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A Love for Lettuces

Sunday, 27th April 2003, West Yorkshire

Elements of DrawingI'm keen to work my way through John Ruskin's (1819-1900) Elements of Drawing. I've already made a small start and this morning, as we're chatting over a cup of coffee, I have a go at exercises I and III. Ruskin suggests as a first step to perceiving tone and being able to accurately represent it you should try, using a fine pen, to create an even tone within a small ruled box and, in exercise III, to try and draw a graduated band of tone, from dark to light.


He suggests that you should create these gradations in tone with the same delicacy and care that you would take if you were drawing a butterfly's wing. I used a Pilot pigment ink drawing pen with a fine 01mm tip.

drawing pen

It is possible to find facsimile editions of Ruskins 1857 The Elements of Drawing but, for practical purposes, the illustrated edition with notes by Bernard Dunstan is more useful. It has been thoughtfully edited and some useful additional notes have been included. It is published by The Herbert Press, London, ISBN 0 7136 52144, paperback.

Lettuces in Line

lettuceI started exercise II the other day and found it very difficult. Ruskin asks you to draw an exact copy of an outline drawing, such as a simple illustration in a 'cheap work on botany'. You're expected to draw it the same size - but without tracing!

lettuceI go down to the greenhouse and, to my horror, find a monster slug crouched under the leaf of one of the lettuces. I throw it, the slug, not the lettuce, into the field. I decide to draw one of the lettuces for yesterday's diary page (which was also concerned with slugs and lettuces, perhaps I'm getting obsessed). Once I get going with my drawing and forget my worries I find the lettuces attractive subjects to draw in brush pen.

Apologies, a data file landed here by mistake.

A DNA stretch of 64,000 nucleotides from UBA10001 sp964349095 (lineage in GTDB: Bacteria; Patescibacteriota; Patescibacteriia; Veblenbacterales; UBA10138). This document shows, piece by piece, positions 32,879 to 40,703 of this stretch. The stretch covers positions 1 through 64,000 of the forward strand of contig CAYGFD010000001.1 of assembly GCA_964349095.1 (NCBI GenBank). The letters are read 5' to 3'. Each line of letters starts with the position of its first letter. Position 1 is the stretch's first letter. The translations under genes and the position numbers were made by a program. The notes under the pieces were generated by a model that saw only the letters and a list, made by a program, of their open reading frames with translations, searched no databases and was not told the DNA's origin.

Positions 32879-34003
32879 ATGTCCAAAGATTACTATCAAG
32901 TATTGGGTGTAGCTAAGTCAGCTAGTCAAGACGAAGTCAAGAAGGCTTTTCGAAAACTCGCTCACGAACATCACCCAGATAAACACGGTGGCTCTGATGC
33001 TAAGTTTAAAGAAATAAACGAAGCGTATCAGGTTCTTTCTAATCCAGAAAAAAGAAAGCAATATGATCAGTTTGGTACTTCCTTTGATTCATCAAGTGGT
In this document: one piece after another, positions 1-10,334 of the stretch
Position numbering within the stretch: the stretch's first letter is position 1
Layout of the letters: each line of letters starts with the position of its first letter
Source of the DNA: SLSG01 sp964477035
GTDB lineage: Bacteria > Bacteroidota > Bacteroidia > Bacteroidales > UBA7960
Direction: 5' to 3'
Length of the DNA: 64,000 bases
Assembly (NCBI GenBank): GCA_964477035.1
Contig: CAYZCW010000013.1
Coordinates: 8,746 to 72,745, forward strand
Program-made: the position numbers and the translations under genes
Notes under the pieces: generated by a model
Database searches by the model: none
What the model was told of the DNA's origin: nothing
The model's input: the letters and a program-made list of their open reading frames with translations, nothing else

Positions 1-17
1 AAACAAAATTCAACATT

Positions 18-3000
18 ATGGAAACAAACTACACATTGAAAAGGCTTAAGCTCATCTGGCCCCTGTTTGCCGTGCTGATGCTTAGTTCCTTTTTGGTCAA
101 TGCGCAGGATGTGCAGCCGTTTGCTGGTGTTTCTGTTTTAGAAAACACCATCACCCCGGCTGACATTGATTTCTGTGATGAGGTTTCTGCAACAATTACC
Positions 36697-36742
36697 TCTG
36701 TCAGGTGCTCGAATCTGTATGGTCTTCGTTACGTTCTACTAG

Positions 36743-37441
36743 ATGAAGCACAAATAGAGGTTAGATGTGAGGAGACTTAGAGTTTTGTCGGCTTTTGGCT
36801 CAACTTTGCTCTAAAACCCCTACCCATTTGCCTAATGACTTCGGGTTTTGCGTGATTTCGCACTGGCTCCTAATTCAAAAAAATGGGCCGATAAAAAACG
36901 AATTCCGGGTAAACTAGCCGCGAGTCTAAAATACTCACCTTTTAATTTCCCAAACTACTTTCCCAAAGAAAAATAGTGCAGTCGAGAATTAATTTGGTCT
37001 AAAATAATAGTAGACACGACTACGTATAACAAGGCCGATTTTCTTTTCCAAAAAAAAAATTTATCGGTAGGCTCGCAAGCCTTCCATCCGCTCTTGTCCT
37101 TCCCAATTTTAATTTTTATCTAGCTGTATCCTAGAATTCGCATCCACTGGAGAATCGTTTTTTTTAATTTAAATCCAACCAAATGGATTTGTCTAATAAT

lettuceThere's an heraldic quality in their flounced jagged edges. I like their linear quality so much that I decide it's not necessary to add a green wash to my sketches.

lettuceI can see why artists work in series when they find a subject or mode of work they like. One's not enough is it? Or perhaps you don't share my fascination with lettuce plants.

But my brush pen lines with their varying thickness wouldn't meet with Ruskins approval, at least not for his exercise II:

'In most outline drawings of the present day, parts of the curves are thickened to give an effect of shade: all such outlines are bad, but they will serve well enough for your exercises, provided you do not imitate this character . . .'

Vigour and Vulnerability

There's something about their vigour and vulnerability that is both energetic and touching. The friends of mine that I love the most have some of the traits of these lettuce plants: a combination of a confident joy in life which gives you an energising buzz when you're with them, coupled with a vulnerability that melts your heart. I'm sure my friends will be pleased to be compared with lettuces.

slugWhen you think of the slugs that are lying in wait for them (this is the lettuces now, not my friends) and the effects that a break in the water supply would have on their succulent leaves you wonder how they're going to survive. I'll try my best and I'll continue to cover them with a cloche each night.

Plant and Planet

lettuceIt's not so daft to identify with lettuces like this: when you sit to draw a lettuce (or anything else for that matter) that vulnerable plant should, for that moment, become the most important thing on the planet. What you're going to eat for lunch (hopefully not the lettuce) or whether your finished picture will be saleable (not very likely if you're going working through your lettuce obsession as an artist) isn't relevant. Just get in that mood of relaxed concentration and focus on the lettuce! next page

Richard Bell